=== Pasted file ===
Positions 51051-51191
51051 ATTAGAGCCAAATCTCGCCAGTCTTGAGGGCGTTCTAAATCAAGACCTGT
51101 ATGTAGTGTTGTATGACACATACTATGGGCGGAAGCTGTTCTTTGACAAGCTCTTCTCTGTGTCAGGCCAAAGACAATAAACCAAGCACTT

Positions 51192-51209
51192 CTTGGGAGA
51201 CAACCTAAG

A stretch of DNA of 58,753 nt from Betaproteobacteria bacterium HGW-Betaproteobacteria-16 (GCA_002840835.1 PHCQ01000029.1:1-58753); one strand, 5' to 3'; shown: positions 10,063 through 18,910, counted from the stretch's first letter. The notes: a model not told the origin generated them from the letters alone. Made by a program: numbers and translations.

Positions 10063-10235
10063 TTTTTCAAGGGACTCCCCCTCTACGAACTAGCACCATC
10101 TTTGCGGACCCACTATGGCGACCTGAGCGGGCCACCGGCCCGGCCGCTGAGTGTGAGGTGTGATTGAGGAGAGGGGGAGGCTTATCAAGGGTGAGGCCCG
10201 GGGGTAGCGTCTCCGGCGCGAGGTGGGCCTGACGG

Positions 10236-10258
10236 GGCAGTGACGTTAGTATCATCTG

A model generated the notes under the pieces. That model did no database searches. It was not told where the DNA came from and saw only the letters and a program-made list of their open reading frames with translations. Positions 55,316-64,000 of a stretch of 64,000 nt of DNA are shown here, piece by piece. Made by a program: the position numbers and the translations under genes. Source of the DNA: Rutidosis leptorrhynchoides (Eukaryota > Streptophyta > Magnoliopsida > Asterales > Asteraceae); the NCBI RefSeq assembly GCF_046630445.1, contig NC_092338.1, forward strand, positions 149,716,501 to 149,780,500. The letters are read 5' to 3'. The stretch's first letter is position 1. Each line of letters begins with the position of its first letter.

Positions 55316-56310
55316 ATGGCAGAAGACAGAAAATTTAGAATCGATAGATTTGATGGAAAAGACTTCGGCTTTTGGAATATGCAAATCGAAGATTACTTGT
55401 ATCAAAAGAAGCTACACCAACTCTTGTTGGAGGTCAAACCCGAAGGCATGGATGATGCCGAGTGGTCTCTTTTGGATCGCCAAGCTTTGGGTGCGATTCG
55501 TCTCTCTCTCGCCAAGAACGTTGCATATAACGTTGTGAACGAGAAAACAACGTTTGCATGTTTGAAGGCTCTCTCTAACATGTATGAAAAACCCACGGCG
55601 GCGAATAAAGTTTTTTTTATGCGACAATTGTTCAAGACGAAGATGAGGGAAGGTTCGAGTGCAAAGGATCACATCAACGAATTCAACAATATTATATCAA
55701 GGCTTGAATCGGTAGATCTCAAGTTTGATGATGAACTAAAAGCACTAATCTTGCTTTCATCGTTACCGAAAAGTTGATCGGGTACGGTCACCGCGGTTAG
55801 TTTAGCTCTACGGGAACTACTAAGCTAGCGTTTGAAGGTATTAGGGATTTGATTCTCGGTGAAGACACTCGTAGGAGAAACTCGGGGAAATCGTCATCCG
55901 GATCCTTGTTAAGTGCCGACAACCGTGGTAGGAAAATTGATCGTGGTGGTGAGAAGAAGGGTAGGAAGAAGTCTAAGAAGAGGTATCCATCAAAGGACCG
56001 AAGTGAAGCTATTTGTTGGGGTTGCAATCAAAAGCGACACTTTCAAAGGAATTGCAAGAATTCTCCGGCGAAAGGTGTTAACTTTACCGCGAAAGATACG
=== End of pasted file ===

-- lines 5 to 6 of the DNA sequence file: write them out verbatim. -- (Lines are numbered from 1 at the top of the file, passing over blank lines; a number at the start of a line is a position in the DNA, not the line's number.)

51192 CTTGGGAGA
51201 CAACCTAAG